A good reason to join riding clubs and get involved in meetings outside of the shows is to hear what people have to say about various barns, and just get a broader view of the riding landscape.

                              I don't know what term would apply, although this is usually a known characteristic of the barn. We might refer to it as "it's a 2-6 barn" or something like that, I suppose.
                              A huge part of the puzzle here is simply cash, or lack of it. Around here the cost of a horse at least doubles if it can do 3 foot and above. And the price goes up if you want to be competitive rated as opposed to just schooling shows. Also the cost of the show itself goes up!

                              You could get your kid a wellbroke horse to lope around the 2 foot 6 and 9 schooling shows for maybe $5000, which is a lot of money to most average families. You might not want to upgrade to $10,000 to $15,000 for a more competitive horse, or go up to $20,000 to jump 3 feet. You might just be doing this as a fun hobby.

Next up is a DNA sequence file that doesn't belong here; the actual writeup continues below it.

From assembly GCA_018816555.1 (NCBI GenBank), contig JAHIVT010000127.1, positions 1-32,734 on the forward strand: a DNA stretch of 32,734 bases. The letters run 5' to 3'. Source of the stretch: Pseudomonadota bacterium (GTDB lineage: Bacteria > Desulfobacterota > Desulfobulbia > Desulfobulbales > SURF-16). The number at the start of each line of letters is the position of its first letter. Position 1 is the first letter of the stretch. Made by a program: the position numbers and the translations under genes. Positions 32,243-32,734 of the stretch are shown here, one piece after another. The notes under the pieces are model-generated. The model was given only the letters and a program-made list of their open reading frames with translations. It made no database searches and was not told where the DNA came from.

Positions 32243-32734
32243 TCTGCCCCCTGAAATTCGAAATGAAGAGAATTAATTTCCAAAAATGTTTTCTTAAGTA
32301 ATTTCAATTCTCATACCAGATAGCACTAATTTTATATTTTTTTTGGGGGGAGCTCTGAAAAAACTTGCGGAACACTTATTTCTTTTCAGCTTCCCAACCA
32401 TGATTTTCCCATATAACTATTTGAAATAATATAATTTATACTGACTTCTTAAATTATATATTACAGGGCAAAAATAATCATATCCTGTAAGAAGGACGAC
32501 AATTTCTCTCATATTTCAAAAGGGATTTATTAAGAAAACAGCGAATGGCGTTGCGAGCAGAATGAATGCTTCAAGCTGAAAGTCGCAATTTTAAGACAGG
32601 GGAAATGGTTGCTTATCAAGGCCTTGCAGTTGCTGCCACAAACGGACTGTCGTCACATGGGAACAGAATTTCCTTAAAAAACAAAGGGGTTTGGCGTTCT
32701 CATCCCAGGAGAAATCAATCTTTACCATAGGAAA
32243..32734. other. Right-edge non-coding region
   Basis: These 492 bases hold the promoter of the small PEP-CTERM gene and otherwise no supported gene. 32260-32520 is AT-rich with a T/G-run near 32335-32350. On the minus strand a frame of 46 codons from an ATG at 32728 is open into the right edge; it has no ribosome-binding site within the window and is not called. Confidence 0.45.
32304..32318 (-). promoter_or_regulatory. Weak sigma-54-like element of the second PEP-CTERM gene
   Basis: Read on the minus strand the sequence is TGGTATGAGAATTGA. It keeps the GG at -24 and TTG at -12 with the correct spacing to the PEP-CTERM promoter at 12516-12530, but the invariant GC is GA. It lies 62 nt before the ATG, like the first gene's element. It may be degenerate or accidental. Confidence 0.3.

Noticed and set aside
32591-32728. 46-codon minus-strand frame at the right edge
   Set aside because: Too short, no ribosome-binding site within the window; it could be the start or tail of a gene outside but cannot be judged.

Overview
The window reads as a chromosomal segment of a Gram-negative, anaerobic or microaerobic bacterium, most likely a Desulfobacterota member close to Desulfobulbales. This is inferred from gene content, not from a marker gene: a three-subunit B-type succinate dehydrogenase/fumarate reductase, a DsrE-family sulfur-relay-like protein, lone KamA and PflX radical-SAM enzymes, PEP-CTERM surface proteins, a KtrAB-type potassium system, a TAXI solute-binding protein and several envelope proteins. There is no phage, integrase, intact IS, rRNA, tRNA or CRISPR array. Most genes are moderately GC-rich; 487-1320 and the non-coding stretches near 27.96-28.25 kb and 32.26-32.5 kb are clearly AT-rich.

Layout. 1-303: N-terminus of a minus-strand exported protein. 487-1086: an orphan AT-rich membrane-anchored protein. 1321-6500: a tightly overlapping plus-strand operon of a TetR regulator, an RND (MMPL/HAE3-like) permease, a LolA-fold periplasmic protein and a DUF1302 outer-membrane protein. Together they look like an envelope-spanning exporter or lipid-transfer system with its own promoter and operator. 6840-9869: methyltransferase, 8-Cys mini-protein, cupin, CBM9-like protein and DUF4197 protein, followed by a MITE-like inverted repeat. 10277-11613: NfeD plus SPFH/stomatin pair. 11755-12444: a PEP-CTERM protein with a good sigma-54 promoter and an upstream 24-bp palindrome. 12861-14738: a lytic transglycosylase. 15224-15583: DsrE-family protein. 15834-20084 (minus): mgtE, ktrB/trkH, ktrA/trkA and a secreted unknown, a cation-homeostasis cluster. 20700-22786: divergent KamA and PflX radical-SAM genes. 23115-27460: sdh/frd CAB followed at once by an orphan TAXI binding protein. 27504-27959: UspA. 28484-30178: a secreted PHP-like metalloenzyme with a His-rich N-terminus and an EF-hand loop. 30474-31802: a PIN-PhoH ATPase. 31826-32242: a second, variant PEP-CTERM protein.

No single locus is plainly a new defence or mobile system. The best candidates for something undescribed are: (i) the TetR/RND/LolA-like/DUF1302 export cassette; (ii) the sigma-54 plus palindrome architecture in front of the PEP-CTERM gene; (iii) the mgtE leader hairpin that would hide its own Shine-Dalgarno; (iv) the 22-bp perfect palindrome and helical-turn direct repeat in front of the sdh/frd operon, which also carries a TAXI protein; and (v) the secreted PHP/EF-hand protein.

Comment


                              • #35
                                Originally posted by Equestrianette View Post

                                Because I had to think of something on the spot and my other forum name doesn't really apply anymore since that horse passed away. I also didn't know that about "equestrienne" so thanks.
                                Don’t feel the need to defend yourself to such asinine questions.

                                Comment


                                • #36
                                  Originally posted by gottagrey View Post
                                  First, I'm not sure why some posters cannot refrain from insulting another poster when they come on here asking a question. I'm sure most of us can related to times when we're in a discussion and can't remember a word, an actor, or whatever and it drives us crazy until bingo you remember in the middle of the night.